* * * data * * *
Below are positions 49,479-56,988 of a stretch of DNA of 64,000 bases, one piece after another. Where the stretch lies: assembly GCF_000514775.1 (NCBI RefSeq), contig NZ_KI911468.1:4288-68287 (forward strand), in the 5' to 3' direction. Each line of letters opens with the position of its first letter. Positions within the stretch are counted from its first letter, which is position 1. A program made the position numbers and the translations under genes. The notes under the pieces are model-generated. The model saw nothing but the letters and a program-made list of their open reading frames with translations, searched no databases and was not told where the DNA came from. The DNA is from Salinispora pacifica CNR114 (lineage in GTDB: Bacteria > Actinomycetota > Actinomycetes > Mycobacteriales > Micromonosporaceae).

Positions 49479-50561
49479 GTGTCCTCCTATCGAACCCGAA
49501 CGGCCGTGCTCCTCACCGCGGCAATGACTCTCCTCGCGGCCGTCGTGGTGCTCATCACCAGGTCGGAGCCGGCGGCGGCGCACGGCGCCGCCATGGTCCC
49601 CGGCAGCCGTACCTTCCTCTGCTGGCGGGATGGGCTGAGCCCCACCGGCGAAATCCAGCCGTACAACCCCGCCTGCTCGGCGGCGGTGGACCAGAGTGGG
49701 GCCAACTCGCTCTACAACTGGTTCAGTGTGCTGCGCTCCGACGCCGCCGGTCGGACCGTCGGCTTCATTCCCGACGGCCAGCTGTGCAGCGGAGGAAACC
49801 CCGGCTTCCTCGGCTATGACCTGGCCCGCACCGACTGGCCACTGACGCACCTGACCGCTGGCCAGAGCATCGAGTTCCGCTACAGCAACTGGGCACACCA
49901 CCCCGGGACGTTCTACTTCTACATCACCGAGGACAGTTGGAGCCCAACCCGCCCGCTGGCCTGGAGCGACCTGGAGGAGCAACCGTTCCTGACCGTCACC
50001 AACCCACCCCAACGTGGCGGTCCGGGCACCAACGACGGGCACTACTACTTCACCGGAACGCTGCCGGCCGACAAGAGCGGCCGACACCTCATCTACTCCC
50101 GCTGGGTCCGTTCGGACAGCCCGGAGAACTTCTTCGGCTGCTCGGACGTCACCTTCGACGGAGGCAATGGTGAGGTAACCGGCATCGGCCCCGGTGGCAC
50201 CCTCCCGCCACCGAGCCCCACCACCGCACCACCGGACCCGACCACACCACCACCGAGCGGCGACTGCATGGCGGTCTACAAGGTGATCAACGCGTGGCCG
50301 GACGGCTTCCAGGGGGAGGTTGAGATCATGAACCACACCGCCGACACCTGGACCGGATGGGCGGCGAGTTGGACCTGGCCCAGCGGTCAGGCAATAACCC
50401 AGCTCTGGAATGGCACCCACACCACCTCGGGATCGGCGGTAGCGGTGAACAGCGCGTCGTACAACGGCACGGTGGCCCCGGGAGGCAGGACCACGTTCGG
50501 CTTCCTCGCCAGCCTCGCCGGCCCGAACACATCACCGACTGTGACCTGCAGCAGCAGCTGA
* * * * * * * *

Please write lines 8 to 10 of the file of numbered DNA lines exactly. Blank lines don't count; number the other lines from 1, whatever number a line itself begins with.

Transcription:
49901 CCCCGGGACGTTCTACTTCTACATCACCGAGGACAGTTGGAGCCCAACCCGCCCGCTGGCCTGGAGCGACCTGGAGGAGCAACCGTTCCTGACCGTCACC
50001 AACCCACCCCAACGTGGCGGTCCGGGCACCAACGACGGGCACTACTACTTCACCGGAACGCTGCCGGCCGACAAGAGCGGCCGACACCTCATCTACTCCC
50101 GCTGGGTCCGTTCGGACAGCCCGGAGAACTTCTTCGGCTGCTCGGACGTCACCTTCGACGGAGGCAATGGTGAGGTAACCGGCATCGGCCCCGGTGGCAC